On Monday, the 4th of July we went to a party with Gustin, Andrea, Ceder and little Loic. Funnily enough the partys leitmotiv was theindependent thinker celebration. It was really nice to see all the people (young and old) celebrating their way of living in an America that does not really embody their lifestyle; a great way to start my time in Floyd and get a little bit of the gist of how my next 3 weeks in Floyd would be.
Seedleaf is a food distribution system aimed for local farmers, CSAs and food distributors that helps them selling their produce removing the corporate man in the middle, who usually makes far more money than the people who work the land. Seedleaf is due to launch soon and the fine fellows are working hard to get a great product out there. The fascinating thing about the fellows at Entryway. is their passion for the community they live in. They strive to serve the needs of the community they best they can creating a fair trading environment for the local farmers and food producers.
In the last 2 weeks, while I have been working with Gustin, Jon, Jonathan, Katie and the ever smiling Lake, I have found a group of people passionate and caring about their work and community. It is inspiring how they care about their private lives as much as they care about their professional selves (they actually have a 3 day weekend to be able to disconnect from work and get back totally refreshed and energized every week).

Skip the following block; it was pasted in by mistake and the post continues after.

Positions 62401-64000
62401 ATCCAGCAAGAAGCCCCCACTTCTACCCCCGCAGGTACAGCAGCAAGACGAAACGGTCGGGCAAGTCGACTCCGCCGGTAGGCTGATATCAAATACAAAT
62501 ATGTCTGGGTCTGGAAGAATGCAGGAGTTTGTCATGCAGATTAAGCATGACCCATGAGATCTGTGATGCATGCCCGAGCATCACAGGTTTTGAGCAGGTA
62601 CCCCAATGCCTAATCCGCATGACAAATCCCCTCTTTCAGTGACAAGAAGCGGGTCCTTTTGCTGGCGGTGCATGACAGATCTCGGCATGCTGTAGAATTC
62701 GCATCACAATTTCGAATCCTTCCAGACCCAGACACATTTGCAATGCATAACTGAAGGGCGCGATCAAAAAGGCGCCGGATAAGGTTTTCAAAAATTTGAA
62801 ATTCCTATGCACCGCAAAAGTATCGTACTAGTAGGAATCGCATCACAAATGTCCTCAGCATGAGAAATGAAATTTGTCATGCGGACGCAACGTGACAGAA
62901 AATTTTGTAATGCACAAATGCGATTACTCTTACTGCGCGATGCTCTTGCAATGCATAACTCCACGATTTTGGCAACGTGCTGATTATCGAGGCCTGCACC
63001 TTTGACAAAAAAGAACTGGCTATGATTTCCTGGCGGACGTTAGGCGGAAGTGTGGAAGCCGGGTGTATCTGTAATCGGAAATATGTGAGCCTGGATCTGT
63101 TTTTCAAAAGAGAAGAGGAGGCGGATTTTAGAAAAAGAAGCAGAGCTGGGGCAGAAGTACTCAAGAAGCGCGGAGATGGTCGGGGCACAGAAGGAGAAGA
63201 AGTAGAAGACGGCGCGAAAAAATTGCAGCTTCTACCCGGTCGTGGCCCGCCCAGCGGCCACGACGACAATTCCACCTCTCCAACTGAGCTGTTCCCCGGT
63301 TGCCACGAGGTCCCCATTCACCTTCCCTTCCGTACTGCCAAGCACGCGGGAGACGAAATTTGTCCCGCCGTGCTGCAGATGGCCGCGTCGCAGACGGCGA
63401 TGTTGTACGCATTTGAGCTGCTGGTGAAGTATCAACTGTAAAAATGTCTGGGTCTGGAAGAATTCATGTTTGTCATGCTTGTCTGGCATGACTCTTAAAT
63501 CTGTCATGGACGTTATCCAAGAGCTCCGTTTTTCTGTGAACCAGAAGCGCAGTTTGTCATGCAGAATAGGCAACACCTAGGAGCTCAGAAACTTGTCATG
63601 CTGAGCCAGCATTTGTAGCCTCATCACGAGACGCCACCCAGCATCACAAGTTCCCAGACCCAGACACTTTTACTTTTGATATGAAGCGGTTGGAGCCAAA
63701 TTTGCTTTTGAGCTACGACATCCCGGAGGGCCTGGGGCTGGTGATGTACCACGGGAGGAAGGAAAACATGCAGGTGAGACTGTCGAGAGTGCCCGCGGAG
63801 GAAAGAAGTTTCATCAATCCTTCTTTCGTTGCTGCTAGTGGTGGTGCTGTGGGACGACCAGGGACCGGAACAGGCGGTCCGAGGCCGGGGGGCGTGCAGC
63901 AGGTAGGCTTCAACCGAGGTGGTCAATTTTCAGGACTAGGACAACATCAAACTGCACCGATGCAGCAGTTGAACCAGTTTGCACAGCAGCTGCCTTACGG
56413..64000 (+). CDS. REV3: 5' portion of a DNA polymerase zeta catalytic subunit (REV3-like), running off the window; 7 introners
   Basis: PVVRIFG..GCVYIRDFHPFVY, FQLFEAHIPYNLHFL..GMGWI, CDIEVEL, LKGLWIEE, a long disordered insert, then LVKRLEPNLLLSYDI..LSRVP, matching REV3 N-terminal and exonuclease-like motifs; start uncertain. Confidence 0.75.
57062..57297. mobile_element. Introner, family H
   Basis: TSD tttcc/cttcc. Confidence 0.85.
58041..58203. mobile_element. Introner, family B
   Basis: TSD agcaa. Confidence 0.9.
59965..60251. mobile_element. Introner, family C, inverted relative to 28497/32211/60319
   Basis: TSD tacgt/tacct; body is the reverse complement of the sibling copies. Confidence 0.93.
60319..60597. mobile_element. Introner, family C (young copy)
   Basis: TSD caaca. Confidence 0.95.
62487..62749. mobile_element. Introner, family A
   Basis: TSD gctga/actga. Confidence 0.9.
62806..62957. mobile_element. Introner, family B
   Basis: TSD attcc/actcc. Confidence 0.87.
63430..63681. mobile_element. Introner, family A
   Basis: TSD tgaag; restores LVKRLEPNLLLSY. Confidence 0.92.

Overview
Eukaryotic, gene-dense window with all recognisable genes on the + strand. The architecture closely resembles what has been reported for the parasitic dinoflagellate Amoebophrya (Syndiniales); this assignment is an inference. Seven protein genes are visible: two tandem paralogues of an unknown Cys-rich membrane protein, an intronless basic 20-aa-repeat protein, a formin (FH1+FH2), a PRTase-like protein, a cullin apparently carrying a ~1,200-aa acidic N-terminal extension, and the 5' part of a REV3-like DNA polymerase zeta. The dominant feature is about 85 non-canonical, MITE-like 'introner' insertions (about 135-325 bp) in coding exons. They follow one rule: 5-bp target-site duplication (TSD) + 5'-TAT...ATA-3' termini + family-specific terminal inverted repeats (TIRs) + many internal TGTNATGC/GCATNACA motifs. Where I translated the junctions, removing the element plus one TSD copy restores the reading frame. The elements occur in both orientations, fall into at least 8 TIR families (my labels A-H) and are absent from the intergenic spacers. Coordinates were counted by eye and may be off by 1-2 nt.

I wanted to write a bit more about my stay here and the work we are doing, but I’ll leave that for the last post about this wonderful place called Floyd :)
Amazing how time flies when you are on the road. It seems like yesterday that I came over to Elabs to spend some time with them.
Elabs has been a great experience in my journey. One of the things I like a lot about Elabsis the fact that they create products, but these are always things that they would use as well. They focus a lot on the open source community and have gained the respect of the ruby community for their efforts.
The daily life at this company is very calm and serene, everyone does what he is supposed to be doing and things seem to flow without the need of a lot of ceremony.
Did I mention their awesome office? If you happen to be in Gothenburg some day you definitively have to come for a visit. CJ had the incredible luck (or good taste you might say) to find out that the old Hasselblad building was free.
I am sitting here in Dulles International Airport waiting for my next flight so excuse me for my short post. During my time at Elabs I have seen first handed how professionally the crew works, with this nordic calmness and focus.
Thanks a lot for having me during this time guys, it has been a pleasure and an honour to be part of your team during this last weeks! But you are not getting rid of me that easily, I’ll be back! :)
It’s NOT the job you DO, It’s HOW you DO the job.~ Anonymous